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Rechlicz knows his role for Capitals

Fighter makes Washington debut Tuesday night vs. Downie, Lightning

- The Washington Times - Tuesday, January 31, 2012

TAMPA, Fla. — Joel Rechlicz doesn't need to be told what to do when he gets onto the ice. The nickname "Recker" and his fight card at just about every level of hockey speak for themselves.

New Washington Capitals teammate Mike Knuble put it best, saying with a nervous laugh, "It should be interesting to see what he does tonight."

Rechlicz, a 6-foot-2, 220-pound mammoth of an enforcer, makes his Caps debut Tuesday night at the Tampa Bay Lightning and makes no secret of his job. He fights for a living, having never put up more than four points in a single season during his career.

"It's just part of your job. You're a professional so you know when the right time to do it is," Rechlicz said. "You never want to put your team down with a bad penalty. You've got to be smart about your choices that you make on the ice. Just be smart."

Rechlicz has 95 penalty minutes and 11 fights in 23 NHL games, all spent with the New York Islanders. He has averaged more penalty minutes a game (4:48) during his NHL stints than ice time (4:18).

Because of very limited playing time, the 24-year-old winger understands what he's being asked to do. It's not to be a skilled puck-handler.

"You've got to provide energy and be a positive presence on the bench when you're not playing. Just be there at all times for the guys," he said. "That's my role. I just relish doing it."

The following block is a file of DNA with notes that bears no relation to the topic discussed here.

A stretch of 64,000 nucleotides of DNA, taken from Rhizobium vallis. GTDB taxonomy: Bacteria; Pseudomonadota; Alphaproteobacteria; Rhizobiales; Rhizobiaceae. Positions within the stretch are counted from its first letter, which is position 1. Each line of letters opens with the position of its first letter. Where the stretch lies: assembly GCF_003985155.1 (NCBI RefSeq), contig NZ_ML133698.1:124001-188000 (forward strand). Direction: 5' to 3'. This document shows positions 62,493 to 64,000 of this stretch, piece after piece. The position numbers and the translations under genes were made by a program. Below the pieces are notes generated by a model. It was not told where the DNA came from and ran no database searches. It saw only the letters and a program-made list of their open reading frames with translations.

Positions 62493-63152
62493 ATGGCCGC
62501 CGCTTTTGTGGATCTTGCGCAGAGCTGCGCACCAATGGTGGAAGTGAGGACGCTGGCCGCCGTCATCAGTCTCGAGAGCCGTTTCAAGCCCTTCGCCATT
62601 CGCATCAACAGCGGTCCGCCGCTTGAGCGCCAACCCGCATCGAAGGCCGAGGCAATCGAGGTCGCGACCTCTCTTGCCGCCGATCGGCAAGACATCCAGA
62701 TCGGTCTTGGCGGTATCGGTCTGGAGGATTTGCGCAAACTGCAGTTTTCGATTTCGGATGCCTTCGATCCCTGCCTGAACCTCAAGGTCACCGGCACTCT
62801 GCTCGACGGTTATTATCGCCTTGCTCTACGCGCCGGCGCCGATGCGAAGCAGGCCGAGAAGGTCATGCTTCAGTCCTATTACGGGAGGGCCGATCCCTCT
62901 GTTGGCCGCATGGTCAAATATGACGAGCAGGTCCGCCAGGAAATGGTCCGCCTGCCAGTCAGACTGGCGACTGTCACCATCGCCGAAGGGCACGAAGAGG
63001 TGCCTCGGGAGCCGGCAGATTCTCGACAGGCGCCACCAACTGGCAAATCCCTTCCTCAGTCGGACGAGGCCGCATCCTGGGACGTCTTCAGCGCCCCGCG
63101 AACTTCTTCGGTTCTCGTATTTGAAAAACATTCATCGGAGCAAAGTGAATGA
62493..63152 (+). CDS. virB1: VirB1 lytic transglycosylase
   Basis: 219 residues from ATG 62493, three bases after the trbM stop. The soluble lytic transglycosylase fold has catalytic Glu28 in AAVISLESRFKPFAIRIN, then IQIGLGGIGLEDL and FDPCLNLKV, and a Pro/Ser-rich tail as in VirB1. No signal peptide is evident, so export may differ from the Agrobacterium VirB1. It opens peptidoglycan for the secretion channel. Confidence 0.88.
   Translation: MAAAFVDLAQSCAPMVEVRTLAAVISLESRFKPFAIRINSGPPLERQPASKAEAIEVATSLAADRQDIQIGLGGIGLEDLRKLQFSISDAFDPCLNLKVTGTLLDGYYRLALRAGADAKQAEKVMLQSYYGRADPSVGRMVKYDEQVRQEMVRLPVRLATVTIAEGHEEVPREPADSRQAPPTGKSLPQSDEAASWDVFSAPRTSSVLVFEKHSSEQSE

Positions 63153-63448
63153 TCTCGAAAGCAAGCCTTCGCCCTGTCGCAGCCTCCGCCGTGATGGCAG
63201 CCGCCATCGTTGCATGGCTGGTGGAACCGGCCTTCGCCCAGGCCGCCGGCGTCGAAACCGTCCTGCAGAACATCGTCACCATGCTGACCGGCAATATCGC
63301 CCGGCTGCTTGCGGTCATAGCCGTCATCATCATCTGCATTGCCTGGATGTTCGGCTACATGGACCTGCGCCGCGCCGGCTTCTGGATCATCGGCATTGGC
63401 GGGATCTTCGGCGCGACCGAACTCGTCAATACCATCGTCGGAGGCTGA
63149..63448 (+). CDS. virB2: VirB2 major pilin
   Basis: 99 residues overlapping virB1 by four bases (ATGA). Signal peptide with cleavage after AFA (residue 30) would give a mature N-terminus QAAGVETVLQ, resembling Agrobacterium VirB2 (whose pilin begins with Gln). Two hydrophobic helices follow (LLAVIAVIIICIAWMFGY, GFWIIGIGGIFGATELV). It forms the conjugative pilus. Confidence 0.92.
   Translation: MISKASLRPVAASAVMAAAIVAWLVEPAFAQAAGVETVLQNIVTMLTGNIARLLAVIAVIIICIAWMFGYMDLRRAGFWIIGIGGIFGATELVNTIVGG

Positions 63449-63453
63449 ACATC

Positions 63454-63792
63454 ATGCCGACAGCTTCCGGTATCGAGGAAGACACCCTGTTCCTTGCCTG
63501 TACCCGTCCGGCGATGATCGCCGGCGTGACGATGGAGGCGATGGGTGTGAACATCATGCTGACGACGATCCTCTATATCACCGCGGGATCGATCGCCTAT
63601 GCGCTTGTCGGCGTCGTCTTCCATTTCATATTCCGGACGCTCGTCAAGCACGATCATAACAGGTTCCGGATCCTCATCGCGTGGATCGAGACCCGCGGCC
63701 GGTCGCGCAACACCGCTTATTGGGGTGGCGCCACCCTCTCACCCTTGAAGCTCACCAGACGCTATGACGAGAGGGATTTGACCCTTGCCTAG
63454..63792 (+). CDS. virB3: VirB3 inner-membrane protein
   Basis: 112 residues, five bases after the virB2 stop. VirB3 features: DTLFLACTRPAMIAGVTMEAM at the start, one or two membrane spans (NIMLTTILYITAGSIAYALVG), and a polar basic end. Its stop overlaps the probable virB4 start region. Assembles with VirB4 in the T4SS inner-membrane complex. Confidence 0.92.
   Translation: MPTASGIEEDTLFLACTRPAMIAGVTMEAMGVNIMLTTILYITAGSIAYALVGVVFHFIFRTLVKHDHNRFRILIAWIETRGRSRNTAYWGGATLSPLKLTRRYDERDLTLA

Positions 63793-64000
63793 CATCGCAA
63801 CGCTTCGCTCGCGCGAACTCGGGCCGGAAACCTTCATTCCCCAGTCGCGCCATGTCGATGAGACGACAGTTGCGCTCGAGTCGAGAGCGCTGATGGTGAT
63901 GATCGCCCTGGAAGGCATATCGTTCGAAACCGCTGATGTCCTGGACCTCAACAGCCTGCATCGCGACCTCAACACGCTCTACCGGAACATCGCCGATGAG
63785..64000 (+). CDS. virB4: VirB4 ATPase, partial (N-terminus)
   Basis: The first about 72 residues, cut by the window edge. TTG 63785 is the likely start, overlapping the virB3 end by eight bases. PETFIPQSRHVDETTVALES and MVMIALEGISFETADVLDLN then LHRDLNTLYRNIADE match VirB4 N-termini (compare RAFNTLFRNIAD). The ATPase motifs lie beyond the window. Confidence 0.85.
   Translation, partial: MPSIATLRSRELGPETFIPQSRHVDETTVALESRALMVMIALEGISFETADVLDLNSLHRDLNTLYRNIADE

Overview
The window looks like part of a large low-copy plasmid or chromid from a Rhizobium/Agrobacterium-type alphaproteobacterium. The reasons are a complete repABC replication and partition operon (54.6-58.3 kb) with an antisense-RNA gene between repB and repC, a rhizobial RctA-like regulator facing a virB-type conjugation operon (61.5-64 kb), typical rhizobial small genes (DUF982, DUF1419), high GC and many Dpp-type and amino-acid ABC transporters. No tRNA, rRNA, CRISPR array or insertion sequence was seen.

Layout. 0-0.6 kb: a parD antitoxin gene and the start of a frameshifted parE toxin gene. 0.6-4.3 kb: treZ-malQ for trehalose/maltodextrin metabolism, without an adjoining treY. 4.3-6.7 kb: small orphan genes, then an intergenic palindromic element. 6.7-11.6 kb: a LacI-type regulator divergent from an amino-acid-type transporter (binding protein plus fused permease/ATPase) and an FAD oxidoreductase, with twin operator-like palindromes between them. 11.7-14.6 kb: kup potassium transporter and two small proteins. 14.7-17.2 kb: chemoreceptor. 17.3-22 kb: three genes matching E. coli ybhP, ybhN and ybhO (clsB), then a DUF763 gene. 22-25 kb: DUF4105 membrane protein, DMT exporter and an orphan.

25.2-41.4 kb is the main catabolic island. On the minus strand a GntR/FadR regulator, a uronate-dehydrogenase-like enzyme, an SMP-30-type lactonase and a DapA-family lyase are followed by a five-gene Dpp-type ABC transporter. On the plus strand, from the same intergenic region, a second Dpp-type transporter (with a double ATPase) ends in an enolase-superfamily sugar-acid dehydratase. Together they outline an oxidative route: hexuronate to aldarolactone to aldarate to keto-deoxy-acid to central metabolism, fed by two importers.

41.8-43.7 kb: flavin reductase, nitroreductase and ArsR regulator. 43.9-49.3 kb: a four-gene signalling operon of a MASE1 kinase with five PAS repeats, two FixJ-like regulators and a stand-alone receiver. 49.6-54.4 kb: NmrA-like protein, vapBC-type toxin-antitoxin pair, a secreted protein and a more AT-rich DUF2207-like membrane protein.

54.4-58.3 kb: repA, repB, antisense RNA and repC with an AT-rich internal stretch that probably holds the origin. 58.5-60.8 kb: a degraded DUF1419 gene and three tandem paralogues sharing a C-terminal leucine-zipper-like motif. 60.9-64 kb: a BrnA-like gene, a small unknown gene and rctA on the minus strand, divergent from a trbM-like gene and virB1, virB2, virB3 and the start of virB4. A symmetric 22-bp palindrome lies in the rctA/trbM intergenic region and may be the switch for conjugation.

Dale Hunter said repeatedly Monday that Rechlicz adds toughness. The Caps do lack a true enforcer since sending D.J. King to the Hershey Bears in early November.

"He's a big guy, and he's a physical guy. He's physical, and we're on the road so we need a physical guy," Hunter said after Tuesday's morning skate. "When you go into another building, you need a physical presence and that's what he has. We've got some guys that are big guys that play the body, but you always could use more and that's why he's here."

The last time the Caps and Lightning played, Tampa Bay agitator Steve Downie dropped the gloves with Karl Alzner. The Caps seemed less than pleased.

"I'd be upset if one of our non-fighters got into a fight too. But to Alzy's credit he stepped up and fought and did well," Downie said. "No hard feelings, he's a great guy and that's it."

Downie said he didn't know if Rechlicz's recall — which even required the Caps to sign him to an NHL deal Monday — was a message to him, and he didn't want to talk about a possible fight because it might count as pre-meditation.

But Rechlicz is a deterrent if nothing else, even if he doesn't fight Downie or Lightning call-up Pierre-Cedric Labrie. He's OK with that and feels that teams need an element of intimidation.

"I think it's a big part of the game. I think it will always be a big part of the game. Just having somebody on the bench or whatever keeps guys in check, keeps guys in line of maybe taking some liberties on some of the skilled guys out there," Rechlicz said. "When a tough guy's out of the lineup, guys play a little bigger on opposing teams. Usually when you've got a tough guy on your side, usually guys on the team feel a little more comfortable and play a little bigger as well."

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